Middle Passage Port Marker, Old Town Fernandina

The “Town of Fernandina” was established by Spain in 1811, named after Spanish King Ferdinand VII. The town was situated on a high bluff above the Amelia River, pictured above. For those unfamiliar with this northern spot on Amelia Island, now called “Old Town,” it’s actually the original site of Fernandina, FL.

Middle Passage, African Slave Trade

While some know Old Town’s colonial Spanish history, fewer may be aware of Fernandina’s past as a port where the illegal African slave trade took place.

“Site of Memory”

Old Town Fernandina is a “Site of Memory” identified by the UNESCO SLAVE ROUTE PROJECT and part of the Gullah Geechee Cultural Heritage Corridor. As noted on the sign pictured below, after the U.S. Constitution banned the importation of Africans in 1808, Fernandina, became a location where “traders registered, had inspected, unloaded, and sold their enslaved imports.”

Illegal Slave Trade, Old Town Fernandina, Florida Memory Site. Gullah Geechee Cultural Heritage Corridor, Amelia Island.
Illegal Slave Trade, Fernandina

Middle Passage Port Marker (pictured above and below, a 2-sided sign), was installed on the Old Town bluff last spring in 2020. The grassy field at Old Town, a block across and a block wide, is officially “Fernandina Historic Plaza,” a Florida State Park (managed by Fort Clinch).

UNESCO Slave Route Project, Old Town Fernandina, Florida Sign. Photo by AmeliaIslandLiving.com
UNESCO Slave Route Project, Old Town Fernandina

The marker was “completed with the Middle Passage Ceremonies and Port Markers Project, Inc., (MPCPMP) and with funds from the Jacksonville Jaguars Foundation,” according to the Amelia Island Museum of History. The UNESCO marker’s official unveiling ceremony had originally been scheduled last year on March 25, 2020. However, due to the coronavirus pandemic, the event was canceled. That time was intended to “coincide with the UNESCO designation of the International Day of Remembrance of the Victims of Slavery and the Transatlantic Slave Trade.”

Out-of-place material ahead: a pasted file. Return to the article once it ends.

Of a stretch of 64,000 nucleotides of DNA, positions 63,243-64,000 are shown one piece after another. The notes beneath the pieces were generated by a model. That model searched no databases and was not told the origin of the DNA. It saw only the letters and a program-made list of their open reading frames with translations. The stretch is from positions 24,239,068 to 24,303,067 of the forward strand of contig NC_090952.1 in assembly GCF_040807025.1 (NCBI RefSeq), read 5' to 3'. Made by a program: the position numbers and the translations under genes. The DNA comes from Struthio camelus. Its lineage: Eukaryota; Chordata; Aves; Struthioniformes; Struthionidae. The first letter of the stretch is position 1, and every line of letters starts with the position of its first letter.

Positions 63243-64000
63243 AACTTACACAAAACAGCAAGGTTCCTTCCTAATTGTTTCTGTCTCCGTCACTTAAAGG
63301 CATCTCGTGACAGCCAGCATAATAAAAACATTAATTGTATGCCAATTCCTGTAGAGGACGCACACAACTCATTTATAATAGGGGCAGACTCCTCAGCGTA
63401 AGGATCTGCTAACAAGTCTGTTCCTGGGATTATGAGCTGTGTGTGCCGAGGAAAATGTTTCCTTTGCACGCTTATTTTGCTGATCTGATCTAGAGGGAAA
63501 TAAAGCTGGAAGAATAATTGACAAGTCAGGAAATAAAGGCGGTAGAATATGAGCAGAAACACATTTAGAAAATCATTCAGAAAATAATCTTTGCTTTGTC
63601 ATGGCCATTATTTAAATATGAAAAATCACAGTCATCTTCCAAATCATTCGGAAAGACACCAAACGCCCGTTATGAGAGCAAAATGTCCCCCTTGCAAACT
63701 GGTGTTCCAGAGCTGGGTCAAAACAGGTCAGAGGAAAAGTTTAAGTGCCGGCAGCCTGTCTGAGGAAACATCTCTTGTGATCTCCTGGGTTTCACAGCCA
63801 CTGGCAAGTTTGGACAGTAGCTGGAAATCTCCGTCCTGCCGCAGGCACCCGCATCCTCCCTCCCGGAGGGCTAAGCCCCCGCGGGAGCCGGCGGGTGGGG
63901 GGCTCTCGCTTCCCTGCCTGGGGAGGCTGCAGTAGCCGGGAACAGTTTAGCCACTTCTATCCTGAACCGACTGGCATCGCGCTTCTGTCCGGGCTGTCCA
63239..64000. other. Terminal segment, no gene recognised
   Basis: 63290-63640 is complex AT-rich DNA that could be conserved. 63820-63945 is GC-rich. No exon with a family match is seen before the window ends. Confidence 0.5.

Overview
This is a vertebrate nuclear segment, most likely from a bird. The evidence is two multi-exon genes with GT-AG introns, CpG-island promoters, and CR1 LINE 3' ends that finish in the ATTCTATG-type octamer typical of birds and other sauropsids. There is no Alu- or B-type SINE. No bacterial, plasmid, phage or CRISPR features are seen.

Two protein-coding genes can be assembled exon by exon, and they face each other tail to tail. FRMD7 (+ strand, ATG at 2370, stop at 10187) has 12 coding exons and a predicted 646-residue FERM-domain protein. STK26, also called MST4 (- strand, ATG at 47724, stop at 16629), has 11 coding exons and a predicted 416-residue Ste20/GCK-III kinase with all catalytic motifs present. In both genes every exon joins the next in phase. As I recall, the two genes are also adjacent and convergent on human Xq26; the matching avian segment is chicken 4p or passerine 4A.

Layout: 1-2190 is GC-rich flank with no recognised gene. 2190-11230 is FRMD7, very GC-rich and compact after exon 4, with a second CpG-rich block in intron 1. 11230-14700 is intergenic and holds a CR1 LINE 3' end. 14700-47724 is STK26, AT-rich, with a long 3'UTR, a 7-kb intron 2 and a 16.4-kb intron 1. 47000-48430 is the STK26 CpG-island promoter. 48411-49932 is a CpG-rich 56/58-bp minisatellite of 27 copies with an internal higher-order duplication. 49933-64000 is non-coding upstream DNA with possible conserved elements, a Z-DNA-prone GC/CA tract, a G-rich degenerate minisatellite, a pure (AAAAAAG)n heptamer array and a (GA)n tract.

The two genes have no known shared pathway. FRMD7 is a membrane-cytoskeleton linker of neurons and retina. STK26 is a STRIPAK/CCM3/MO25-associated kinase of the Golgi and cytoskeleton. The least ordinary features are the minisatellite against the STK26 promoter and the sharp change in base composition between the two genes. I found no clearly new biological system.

Background of Old Town Fernandina

When David Levy Yulee was planning the first Florida cross-state railroad from the Atlantic coast in Fernandina to the Gulf coast in Cedar Key, he determined it was unfeasible to build the rail line from the existing Fernandina settlement. Yulee (one of Florida’s first two United States Senators when Florida became a state in 1845), was successful in persuading many of the town’s residents to move down river about a mile to where downtown Fernandina Beach is today.

Old Town Fernandina is an historic, residential neighborhood lacking a business/retail center. Fernandina’s downtown historic district, anchored by the Fernandina Beach Harbor Marina, is where most tourism activity is concentrated.

Old Town offers an wonderful panoramic waterfront view overlooking the Amelia River. The expansive vista is well worth seeing, as is learning about this site’s historic significance. Visit this historic area on Amelia Island’s north end by taking North 14th Street to reach Old Town Fernandina. The Fernandina Historic Plaza is a wide open, empty lawn area, except for a cannon, history marker signs and educational exhibit boards.

The Old Town site has the longest history of past civilization on Amelia Island, FL. Spanish colonists established a mission here dating back to 1696. Constructed of wood and earth, the Spanish Fort San Carlos was built on the riverfront  here in 1816.

Earliest Residents, Timucuan Indians

However, long before Spanish explorers arrived, as early as 2000-1000 B.C., the Timucuan Indians recognized the allure of this bluff above the river and its bounty, establishing a camp here. Natives who lived off the land and water thousands of years ago, the Timucuan Indians, chose the Old Town site for settlement.

Past Articles About Old Town Fernandina